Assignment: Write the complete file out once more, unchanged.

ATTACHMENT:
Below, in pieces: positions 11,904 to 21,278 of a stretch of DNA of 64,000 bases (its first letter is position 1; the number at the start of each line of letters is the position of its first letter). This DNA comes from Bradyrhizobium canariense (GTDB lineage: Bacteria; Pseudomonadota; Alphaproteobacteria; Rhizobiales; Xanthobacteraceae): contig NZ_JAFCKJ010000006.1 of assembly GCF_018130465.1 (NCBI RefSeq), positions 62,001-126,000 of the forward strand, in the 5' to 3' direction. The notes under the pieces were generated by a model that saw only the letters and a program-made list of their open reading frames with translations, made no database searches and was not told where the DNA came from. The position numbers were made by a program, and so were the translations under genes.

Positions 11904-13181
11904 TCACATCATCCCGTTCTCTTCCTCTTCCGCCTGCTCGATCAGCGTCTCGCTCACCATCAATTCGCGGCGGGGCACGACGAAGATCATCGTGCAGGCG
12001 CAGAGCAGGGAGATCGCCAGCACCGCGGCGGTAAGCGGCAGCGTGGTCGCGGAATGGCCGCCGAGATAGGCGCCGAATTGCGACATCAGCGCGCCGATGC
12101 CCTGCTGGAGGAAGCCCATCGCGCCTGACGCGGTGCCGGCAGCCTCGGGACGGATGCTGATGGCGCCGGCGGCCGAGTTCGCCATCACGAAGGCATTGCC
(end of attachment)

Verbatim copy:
Below, in pieces: positions 11,904 to 21,278 of a stretch of DNA of 64,000 bases (its first letter is position 1; the number at the start of each line of letters is the position of its first letter). This DNA comes from Bradyrhizobium canariense (GTDB lineage: Bacteria; Pseudomonadota; Alphaproteobacteria; Rhizobiales; Xanthobacteraceae): contig NZ_JAFCKJ010000006.1 of assembly GCF_018130465.1 (NCBI RefSeq), positions 62,001-126,000 of the forward strand, in the 5' to 3' direction. The notes under the pieces were generated by a model that saw only the letters and a program-made list of their open reading frames with translations, made no database searches and was not told where the DNA came from. The position numbers were made by a program, and so were the translations under genes.

Positions 11904-13181
11904 TCACATCATCCCGTTCTCTTCCTCTTCCGCCTGCTCGATCAGCGTCTCGCTCACCATCAATTCGCGGCGGGGCACGACGAAGATCATCGTGCAGGCG
12001 CAGAGCAGGGAGATCGCCAGCACCGCGGCGGTAAGCGGCAGCGTGGTCGCGGAATGGCCGCCGAGATAGGCGCCGAATTGCGACATCAGCGCGCCGATGC
12101 CCTGCTGGAGGAAGCCCATCGCGCCTGACGCGGTGCCGGCAGCCTCGGGACGGATGCTGATGGCGCCGGCGGCCGAGTTCGCCATCACGAAGGCATTGCC